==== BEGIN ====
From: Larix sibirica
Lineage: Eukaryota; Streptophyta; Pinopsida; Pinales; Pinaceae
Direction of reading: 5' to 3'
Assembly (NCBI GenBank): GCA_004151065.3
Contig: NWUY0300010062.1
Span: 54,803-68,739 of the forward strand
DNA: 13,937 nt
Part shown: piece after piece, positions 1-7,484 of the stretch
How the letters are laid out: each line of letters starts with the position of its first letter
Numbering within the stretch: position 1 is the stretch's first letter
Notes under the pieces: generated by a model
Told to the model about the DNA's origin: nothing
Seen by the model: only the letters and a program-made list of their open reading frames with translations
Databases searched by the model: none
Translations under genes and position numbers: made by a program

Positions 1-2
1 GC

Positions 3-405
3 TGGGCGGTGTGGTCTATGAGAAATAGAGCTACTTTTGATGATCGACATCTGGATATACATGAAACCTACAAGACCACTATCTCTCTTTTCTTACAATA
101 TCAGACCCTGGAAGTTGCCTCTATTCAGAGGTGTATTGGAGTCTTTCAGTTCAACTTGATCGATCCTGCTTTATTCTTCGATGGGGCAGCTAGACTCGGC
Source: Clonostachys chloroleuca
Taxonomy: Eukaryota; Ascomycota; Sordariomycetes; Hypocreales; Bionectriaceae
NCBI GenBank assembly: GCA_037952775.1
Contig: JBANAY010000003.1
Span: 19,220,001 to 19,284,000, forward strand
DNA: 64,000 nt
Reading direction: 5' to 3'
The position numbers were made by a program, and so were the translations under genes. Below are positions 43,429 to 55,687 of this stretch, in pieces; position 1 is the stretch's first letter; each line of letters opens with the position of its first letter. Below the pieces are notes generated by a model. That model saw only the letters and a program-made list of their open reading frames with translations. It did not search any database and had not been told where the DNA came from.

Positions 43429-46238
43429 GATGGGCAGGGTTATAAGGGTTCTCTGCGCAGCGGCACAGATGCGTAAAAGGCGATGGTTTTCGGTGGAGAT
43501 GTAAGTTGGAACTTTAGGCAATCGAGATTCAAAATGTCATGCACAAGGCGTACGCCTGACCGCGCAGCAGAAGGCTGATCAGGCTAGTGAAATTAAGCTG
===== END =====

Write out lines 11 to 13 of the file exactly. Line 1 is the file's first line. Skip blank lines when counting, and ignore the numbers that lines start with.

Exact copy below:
Notes under the pieces: generated by a model
Told to the model about the DNA's origin: nothing
Seen by the model: only the letters and a program-made list of their open reading frames with translations